Jennifer Rutledge said she is used to having babies fairly quickly.
"My youngest daughter was born seven minutes after I got to the ER,'' said Rutledge, 31. "It's just me."
But on Monday afternoon, Rutledge didn't even make it to the hospital. Instead, her fourth child was born in a moving vehicle, 18 days ahead of his due date.
"We were on our way to the hospital, and I was hurting," Rutledge said Tuesday in her hospital room. "I moved a certain way and it happened."
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Rutledge and Travis Bippert became the parents of Travis Junior — or T.J. —Bippert, at 3:58 p.m. Monday in Bippert's vehicle.
"I checked my cell phone right away to see the time he was born," Rutledge said.
Bippert, who was driving, pulled into a nearby QuikTrip at Harry and Webb Road to wait for an ambulance.
Bippert seemed much more shocked about the birth than Rutledge.
"Is this an experience I want to have again? No," Bippert said. "I'm just glad it wasn't raining or snowing, and we were lucky it happened in the day."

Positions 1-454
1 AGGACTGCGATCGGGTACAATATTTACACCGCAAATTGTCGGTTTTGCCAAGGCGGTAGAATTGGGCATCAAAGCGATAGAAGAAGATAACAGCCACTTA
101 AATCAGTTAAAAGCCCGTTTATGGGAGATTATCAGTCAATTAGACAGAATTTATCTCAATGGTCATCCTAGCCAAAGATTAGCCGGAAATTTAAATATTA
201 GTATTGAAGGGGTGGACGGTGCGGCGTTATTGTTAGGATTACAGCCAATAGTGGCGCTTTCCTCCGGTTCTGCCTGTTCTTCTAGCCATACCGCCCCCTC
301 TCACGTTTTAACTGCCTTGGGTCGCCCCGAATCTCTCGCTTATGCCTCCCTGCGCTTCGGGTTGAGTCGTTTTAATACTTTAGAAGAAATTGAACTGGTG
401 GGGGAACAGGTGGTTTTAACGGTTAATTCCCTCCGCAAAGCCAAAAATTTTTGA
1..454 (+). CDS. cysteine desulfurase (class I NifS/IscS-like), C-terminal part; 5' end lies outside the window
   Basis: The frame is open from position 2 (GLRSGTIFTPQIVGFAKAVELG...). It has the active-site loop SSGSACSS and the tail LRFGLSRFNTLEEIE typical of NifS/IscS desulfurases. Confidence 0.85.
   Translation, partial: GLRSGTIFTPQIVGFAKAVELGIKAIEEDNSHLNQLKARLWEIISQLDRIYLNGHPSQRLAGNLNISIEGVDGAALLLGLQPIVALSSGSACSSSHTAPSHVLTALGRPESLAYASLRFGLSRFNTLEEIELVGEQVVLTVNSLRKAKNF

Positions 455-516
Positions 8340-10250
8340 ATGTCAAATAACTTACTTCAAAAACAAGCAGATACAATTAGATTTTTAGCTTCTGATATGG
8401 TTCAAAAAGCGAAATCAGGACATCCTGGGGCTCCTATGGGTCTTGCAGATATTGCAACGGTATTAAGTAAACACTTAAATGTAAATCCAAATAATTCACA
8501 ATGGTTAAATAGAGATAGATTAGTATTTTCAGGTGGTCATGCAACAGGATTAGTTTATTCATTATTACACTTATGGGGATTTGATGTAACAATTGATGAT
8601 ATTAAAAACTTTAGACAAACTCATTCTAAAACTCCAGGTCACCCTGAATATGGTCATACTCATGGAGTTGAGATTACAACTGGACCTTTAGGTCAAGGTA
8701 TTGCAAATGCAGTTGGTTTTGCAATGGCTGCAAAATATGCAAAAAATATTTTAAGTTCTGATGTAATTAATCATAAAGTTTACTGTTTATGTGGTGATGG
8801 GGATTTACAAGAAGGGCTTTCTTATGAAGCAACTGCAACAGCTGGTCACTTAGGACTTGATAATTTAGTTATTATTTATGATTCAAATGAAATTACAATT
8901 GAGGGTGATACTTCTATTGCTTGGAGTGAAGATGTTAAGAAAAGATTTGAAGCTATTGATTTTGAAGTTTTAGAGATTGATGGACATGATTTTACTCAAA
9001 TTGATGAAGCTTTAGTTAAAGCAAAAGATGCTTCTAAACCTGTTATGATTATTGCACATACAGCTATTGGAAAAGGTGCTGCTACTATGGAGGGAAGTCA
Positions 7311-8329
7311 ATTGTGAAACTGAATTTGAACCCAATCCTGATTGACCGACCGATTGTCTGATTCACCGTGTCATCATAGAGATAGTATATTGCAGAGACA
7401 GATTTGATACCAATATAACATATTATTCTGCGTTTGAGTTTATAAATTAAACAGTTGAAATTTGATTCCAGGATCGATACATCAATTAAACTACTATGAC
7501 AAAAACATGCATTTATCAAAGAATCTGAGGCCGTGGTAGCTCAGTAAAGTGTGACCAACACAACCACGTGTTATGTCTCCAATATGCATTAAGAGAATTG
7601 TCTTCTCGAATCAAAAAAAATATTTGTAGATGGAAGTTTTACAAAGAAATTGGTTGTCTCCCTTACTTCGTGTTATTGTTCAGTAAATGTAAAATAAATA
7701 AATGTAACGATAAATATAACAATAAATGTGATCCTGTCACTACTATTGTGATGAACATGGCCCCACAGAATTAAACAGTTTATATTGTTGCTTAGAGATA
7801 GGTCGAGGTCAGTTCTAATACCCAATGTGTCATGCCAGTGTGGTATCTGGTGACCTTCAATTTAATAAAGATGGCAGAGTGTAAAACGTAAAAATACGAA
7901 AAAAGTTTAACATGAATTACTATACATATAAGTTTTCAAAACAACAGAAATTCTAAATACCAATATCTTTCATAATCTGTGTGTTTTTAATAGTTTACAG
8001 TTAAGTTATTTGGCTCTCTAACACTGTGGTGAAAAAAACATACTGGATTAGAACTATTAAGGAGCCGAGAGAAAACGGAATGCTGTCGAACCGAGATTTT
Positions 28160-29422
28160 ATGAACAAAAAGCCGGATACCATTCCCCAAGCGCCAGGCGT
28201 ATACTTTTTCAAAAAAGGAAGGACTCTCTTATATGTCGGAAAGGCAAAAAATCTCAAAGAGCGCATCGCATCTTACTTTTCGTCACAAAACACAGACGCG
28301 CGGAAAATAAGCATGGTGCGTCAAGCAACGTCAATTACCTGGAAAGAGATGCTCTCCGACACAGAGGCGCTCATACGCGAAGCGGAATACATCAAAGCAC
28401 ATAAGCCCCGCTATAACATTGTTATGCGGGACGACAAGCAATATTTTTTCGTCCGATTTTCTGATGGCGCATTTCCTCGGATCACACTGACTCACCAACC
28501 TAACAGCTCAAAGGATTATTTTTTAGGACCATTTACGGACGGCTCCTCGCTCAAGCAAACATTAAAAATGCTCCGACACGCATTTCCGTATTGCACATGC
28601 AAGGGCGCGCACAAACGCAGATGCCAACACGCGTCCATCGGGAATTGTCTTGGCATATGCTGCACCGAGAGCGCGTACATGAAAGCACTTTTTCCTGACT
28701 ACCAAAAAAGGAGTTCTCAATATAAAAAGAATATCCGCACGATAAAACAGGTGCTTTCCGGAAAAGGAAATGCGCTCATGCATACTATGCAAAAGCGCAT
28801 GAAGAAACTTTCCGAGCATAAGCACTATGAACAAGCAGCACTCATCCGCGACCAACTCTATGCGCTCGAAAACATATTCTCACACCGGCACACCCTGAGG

The couple, who live in Andover, said it normally takes 20 minutes to get to the hospital. But Monday, Rutledge said, they ran out of time.
"I can already tell he is going to be just like his daddy — impatient," she said.
Rutledge said she was initially worried because T.J. didn't immediately cry after he was born.
"He was grunting, and it just didn't sound right," she said. "There was no relief factor until I got (to the hospital)."
Bippert said he called 911 about three minutes before T.J. was born. He and the operator remained on the line until an ambulance arrived at QuikTrip.
"I called, and stuff just started happening," Bippert said. "They (EMS) were probably just as shocked as we were."
Bippert also mentioned that the customers at QuikTrip were very respectful.
"No one bothered us, and everybody was pretty patient," he said.
Mike Thornbrugh, a media representative for QuikTrip, said it isn't uncommon for people to stop in their stores' parking lots after birthing a baby.
"You're always surprised to hear it, but it happens all the time at QuikTrip," Thornbrugh said. "I think people find it... a safe place where they know they can go in and ask for help if they need to."
Rutledge and T.J. were taken to Via Christi Regional Medical Center-St. Joseph Campus, where they were stabilized. They remained there Tuesday afternoon.
Besides a few bruises, the doctors have told the parents that their 8-pound, 7-ounce baby boy should be just fine.
"It's not something I want to do again," Rutledge said of T.J.' s birth. "But, it's whatever. I just go with the flow."